Reference : Potential Contributions to Geoscience from GNSS Observations of the King Edward Point...
Scientific congresses, symposiums and conference proceedings : Poster
Physical, chemical, mathematical & earth Sciences : Earth sciences & physical geography
http://hdl.handle.net/10993/5513
Potential Contributions to Geoscience from GNSS Observations of the King Edward Point Geodetic Observatory, South Georgia, South Atlantic Ocean
English
Teferle, Felix Norman mailto [University of Luxembourg > Faculty of Science, Technology and Communication (FSTC) > Engineering Research Unit >]
Hunegnaw, Addisu mailto [University of Luxembourg > Faculty of Science, Technology and Communication (FSTC) > Engineering Research Unit >]
Ahmed, Furqan mailto [University of Luxembourg > Faculty of Science, Technology and Communication (FSTC) > Engineering Research Unit >]
Sidorov, Dmitry mailto [University of Luxembourg > Faculty of Science, Technology and Communication (FSTC) > Engineering Research Unit >]
Williams, Simon [National Oceanography Centre - NOC]
Foden, Peter [National Oceanography Centre - NOC]
Woodworth, Phil [National Oceanography Centre - NOC]
1-Sep-2013
A0
No
No
International
IAG Scientific Assembly 2013, IAG 150 Years
September 1-6, 2013
International Association of Geodesy
Potsdam
Germany
[en] South Georgia ; Global Navigation Satellite Systems ; Sea Level ; Plate Tectonics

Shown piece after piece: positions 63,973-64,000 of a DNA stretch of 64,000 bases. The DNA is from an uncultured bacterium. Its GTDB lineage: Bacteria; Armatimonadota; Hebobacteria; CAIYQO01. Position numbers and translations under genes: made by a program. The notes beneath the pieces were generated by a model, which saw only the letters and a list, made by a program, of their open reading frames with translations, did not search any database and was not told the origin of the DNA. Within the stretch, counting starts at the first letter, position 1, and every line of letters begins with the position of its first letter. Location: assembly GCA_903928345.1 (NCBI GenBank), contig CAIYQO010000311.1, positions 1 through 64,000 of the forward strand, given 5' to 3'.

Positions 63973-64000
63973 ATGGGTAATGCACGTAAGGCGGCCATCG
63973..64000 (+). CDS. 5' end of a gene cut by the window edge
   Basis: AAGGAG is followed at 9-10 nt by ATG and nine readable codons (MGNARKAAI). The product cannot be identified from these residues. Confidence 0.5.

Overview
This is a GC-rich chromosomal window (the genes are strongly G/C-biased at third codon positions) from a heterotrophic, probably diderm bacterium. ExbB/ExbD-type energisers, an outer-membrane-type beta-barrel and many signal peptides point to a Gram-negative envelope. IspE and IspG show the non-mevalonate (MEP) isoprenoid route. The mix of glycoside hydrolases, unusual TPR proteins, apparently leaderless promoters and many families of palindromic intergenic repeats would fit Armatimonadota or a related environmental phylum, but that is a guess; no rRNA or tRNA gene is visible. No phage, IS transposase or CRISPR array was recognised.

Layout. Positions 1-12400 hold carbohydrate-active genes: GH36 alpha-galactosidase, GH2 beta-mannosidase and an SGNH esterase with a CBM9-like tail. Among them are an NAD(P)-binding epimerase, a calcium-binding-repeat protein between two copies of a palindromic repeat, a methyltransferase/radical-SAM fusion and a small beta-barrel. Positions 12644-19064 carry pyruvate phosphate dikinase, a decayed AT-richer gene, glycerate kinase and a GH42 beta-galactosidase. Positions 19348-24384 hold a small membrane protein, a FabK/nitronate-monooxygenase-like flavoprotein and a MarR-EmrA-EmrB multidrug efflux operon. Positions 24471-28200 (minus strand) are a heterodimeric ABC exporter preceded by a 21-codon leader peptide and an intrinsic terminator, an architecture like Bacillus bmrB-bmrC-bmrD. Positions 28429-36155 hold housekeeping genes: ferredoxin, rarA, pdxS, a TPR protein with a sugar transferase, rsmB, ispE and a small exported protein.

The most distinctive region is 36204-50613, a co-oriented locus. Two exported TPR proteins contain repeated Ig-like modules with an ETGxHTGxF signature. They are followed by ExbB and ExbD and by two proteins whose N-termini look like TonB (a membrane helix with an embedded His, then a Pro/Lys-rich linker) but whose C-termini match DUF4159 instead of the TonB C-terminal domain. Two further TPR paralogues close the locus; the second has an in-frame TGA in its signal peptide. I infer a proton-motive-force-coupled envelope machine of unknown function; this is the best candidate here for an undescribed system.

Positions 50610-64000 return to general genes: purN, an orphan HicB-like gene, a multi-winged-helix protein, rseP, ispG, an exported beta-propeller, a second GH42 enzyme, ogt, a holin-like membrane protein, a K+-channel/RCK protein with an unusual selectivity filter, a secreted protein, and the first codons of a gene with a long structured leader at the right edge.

[en] During February 2013 the King Edward Point (KEP) Geodetic Observatory was established in South Georgia, South Atlantic Ocean, through a University of Luxembourg funded research project and in collaboration with the United Kingdom’s National Oceanography Centre, British Antarctic Survey and Unavco, Inc. Due to its remote location in the South Atlantic Ocean, as well as, being one of few subaerial exposures of the Scotia plate, South Georgia Island has been a key location for a number of global monitoring networks, e.g. seismic, geomagnetic and oceanic. However, no geodetic monitoring station has been established, e.g. by the International Global Navigation Satellite System (GNSS) Service (IGS) community, despite the lack of such observations from this region. In this study we will present an evaluation of the GNSS observations from the KEP Geodetic Observatory for the period from February to August 2013. We calculate multipath and positioning statistics and compare these to those from IGS stations. The on-site meteorological data is compared to those from the nearby KEP meteorological station and global numerical weather models, and the impact of these data sets on delay and integrated water vapour estimates will be evaluated. We will discuss the installation in terms of its potential contributions to sea level observations using tide gauges and satellite altimetry, studies of tectonics, glacio-isostatic adjustment and atmospheric processes.
Researchers ; Professionals
http://hdl.handle.net/10993/5513

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